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Clin Cancer Res. 2009 Feb 15;15(4):1317-25. doi: 10.1158/1078-0432.CCR-08-1360.

Antitumor activity of an oncolytic adenoviral-CD40 ligand (CD154) transgene construct in human breast cancer cells.

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  • 1Cancer Immunology Research Laboratory and Department of Pathology, Baylor Sammons Cancer Center, Dallas, TX 75246, USA.



CD40 ligand (CD40L, CD154) plays a central role in immunoregulation and also directly modulates epithelial cell growth and differentiation. We previously showed that the CD40 receptor is commonly expressed in primary breast cancer tissues. In this proof-of-principle study, we examined the breast cancer growth-regulatory activities of an oncolytic adenoviral construct carrying the CD40L transgene (AdEHCD40L).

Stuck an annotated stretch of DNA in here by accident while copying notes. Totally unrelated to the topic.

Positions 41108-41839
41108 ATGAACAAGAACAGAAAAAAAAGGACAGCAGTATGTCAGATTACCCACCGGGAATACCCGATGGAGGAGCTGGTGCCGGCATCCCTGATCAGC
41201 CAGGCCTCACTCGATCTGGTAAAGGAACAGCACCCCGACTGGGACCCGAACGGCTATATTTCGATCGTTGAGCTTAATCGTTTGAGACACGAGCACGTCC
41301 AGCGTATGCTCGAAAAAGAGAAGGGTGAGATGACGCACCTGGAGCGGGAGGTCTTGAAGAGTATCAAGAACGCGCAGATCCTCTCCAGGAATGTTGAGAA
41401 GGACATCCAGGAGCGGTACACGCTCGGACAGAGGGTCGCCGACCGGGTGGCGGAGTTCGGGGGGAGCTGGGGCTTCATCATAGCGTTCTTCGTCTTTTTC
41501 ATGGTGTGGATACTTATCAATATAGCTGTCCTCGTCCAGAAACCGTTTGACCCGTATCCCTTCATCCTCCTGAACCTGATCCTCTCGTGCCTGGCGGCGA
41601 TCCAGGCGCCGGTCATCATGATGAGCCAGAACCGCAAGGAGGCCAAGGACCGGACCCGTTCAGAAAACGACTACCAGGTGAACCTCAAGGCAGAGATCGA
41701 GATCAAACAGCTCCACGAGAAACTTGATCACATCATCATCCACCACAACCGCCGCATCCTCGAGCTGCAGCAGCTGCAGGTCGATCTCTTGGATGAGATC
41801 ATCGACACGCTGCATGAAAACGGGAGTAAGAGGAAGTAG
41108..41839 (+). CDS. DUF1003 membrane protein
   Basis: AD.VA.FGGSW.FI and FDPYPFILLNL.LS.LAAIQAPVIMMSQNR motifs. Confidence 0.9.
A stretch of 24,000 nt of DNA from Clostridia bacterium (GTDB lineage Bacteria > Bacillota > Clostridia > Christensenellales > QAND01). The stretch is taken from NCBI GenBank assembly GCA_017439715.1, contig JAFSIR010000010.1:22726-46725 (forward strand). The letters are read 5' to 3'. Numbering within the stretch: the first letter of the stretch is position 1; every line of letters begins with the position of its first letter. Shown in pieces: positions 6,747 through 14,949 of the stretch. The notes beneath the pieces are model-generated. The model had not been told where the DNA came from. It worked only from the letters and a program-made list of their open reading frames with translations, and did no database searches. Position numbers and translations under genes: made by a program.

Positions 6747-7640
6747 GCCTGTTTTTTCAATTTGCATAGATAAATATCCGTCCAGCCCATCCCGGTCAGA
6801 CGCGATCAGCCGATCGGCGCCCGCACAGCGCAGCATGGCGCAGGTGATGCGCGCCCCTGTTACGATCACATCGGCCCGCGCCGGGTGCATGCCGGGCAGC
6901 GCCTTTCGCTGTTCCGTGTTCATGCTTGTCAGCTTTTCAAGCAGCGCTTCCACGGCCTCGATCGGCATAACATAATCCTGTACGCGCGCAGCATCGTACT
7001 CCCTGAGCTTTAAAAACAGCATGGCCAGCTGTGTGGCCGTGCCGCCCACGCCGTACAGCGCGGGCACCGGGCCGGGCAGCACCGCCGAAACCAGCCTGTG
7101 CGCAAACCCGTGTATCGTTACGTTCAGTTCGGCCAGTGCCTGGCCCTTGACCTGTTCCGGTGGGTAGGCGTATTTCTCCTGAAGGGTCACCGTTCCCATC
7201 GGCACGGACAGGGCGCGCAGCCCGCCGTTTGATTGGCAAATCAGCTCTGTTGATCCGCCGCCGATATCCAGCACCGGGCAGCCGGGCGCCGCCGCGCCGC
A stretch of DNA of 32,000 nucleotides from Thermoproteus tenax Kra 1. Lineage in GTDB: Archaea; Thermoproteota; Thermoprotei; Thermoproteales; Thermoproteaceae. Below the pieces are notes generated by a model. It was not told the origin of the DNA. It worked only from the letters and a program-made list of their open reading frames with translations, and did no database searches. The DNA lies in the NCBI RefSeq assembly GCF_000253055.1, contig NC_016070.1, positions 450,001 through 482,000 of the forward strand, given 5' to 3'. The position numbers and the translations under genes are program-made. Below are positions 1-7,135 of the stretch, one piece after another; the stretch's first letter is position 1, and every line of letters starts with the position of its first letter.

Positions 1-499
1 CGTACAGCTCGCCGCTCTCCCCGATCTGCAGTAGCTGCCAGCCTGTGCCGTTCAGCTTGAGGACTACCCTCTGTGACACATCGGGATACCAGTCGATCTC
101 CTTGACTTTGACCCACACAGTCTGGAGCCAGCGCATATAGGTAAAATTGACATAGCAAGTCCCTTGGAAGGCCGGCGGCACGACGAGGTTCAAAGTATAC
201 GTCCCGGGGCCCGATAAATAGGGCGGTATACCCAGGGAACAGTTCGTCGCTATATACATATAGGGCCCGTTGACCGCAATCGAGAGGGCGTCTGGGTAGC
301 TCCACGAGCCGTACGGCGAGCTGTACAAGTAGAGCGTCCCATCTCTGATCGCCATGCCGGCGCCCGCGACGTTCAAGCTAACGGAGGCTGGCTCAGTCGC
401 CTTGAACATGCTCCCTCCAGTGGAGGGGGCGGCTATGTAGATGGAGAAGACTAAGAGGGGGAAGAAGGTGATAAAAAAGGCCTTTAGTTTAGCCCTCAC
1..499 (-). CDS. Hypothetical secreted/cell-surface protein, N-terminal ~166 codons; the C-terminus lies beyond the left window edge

In vitro and in vivo evaluations were carried out on AdEHCD40L to validate selective viral replication and CD40L transgene activity in hypoxia inducing factor-1alpha and estrogen receptor-expressing human breast cancer cells.


AdEHCD40L inhibited the in vitro growth of CD40+ human breast cancer lines (T-47D, MDA-MB-231, and BT-20) by up to 80% at a low multiplicity of infection of 1. Incorporation of the CD40L transgene reduced the effective dose needed to achieve 50% growth inhibition (ED50) by approximately 10-fold. In contrast, viral and transgene expression of AdEHCD40L, as well its cytotoxicity, was markedly attenuated in nonmalignant cells. Intratumoral injections with AdEHCD40L reduced preexisting MDA-MB-231 xenograft growth in severe combined immunodeficient mice by >99% and was significantly more effective (P<0.003) than parental virus AdEH (69%) or the recombinant CD40L protein (49%). This enhanced antitumor activity correlated with cell cycle blockade and increased apoptosis in AdEHCD40L-infected tumor cells.


These novel findings, together with the previously known immune-activating features of CD40L, support the potential applicability of AdEHCD40L for experimental treatment of human breast cancer.

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